By Sebastian Usher
Many Lebanese are only to happy to see the Syrians leave
Many in Lebanon doubted, up to the last minute, that it would really happen, but Syria has finally pulled all of its troops out of the country.
What the soldiers are leaving behind - apart from the detritus of their abandoned military posts and checkpoints - are more than a few questions about Lebanon's future.
The first practical question is how complete the withdrawal - both of Syria's troops and, more crucially in Lebanese eyes, its intelligence agents - really is.
A team of UN experts is due to verify that it has been 100% completed. If the pullout is given the UN seal of approval, that will go some way towards allaying the suspicions of the Lebanese over Syria's sincerity.
But Syria's involvement in Lebanon goes far deeper than the stationing of its troops.
Ever since the civil war was finally brought to an end in Lebanon under its auspices, Syria has been the country's key power broker.
A generation of Lebanese politicians has had to make deals with Damascus in order to govern the country.
Even some leading members of the anti-Syrian opposition have not been immune to this. And many are realistic about Syria's influence.
For many Lebanese, the fact that the elections will be going ahead at all is reason for optimism
The veteran Druze leader, Walid Jumblatt - who has been one of the main spokesmen of the opposition - said recently: "The security of Lebanon is linked to that of Syria and vice versa. We do not want, God forbid, to become a centre for plotting against Syria."
The opposition is hoping the parliamentary elections due to be held before the end of May will give them the balance of power.
But there is unlikely to be a witch-hunt of politicians with links to Syria and they will still have a voice.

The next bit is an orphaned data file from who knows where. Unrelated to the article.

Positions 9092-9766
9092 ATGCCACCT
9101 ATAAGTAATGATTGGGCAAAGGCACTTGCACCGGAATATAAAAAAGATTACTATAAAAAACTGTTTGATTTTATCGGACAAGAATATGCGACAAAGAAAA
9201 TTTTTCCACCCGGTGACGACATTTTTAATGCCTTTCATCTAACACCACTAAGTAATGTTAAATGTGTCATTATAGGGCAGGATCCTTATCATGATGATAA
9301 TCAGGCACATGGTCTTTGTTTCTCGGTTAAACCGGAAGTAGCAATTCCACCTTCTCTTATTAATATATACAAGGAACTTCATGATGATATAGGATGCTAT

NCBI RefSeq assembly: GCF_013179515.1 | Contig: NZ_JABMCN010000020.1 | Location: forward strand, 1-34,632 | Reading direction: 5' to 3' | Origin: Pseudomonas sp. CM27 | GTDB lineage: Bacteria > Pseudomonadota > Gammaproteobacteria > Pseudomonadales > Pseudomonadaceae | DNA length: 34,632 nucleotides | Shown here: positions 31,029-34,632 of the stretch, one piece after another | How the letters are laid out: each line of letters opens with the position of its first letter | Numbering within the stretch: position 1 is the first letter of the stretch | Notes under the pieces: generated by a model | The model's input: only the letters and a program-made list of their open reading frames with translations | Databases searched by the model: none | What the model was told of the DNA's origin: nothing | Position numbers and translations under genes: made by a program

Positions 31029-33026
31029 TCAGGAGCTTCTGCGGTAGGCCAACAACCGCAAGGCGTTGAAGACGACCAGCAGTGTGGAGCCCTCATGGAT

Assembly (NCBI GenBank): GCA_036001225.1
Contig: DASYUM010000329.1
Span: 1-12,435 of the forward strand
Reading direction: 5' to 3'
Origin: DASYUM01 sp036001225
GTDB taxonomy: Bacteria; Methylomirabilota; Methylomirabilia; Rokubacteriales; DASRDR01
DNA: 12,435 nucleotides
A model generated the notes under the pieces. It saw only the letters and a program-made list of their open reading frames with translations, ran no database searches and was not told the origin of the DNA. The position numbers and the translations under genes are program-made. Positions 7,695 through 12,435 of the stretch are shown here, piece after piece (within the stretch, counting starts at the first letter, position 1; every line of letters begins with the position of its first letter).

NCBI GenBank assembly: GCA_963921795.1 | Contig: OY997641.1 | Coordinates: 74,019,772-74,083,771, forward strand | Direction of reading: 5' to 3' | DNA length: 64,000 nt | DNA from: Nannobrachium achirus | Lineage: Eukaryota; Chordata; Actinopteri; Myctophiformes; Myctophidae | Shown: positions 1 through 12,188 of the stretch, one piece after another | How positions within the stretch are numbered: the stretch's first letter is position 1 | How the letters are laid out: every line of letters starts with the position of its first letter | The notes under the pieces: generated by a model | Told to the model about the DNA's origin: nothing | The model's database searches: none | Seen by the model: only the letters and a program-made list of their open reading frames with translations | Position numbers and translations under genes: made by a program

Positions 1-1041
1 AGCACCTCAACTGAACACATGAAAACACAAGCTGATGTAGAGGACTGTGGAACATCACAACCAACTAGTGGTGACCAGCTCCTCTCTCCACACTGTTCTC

For many Lebanese, the fact that the elections are going ahead at all is reason enough for optimism.
But the tensions between the different groups in Lebanon - principally between Christians, Sunni Muslims, Shia Muslims and the Druze - are undoubtedly much more clearly defined than they have been for many years.
The withdrawal ends a 29-year deployment in Lebanon
The Syrian occupation both muffled these divisions and failed to heal them.
Since the shock of the assassination of the country's most prominent political and business figure, Rafik Hariri, in February, the talk in public in Lebanon has been of unity.
But in private, old antagonisms and fears are quick to spring to the surface.
It will be the task of any new government in Lebanon to try to confront and resolve these tensions.
The ambiguities over the role of the Shia militant group, Hezbollah, will also have to be tackled.
Hezbollah has evolved into a political and social force, but it still maintains its militia in the south.
Supported by Syria and Iran, it has never given up its right to bear arms, despite a clause in the 1989 Taif Accord that ended the civil war stipulating that all militias must disarm.
The US describes Hezbollah as a terrorist organisation and Israel says it remains a major threat.
A new Lebanese government will have to make a difficult choice: demand that Hezbollah disarm, or allow it to continue as a quasi-approved militia.
The former risks a confrontation with Hezbollah and the country's Shia but the latter would undermine the government's authority.
On the economic front, there are hopes the Syrian troops will take with them the corruption and bribe-taking that characterised their occupation.
There is also some resentment about the mass influx of Syrian workers but some parts of the country, like the Bekaa Valley, have grown to rely on the cheap imported labour.
Lebanon has long been hoping to achieve Rafik Hariri's goal of reconstituting itself as one of the economic hubs of the Middle East.
Mr Hariri's killing shook the economy badly, but not fatally but stability is needed.
Reassuring foreign investors that Lebanon is as safe a bet as can be offered in the volatile region it inhabits will be an important challenge as will be establishing new relations with Damascus on a new footing.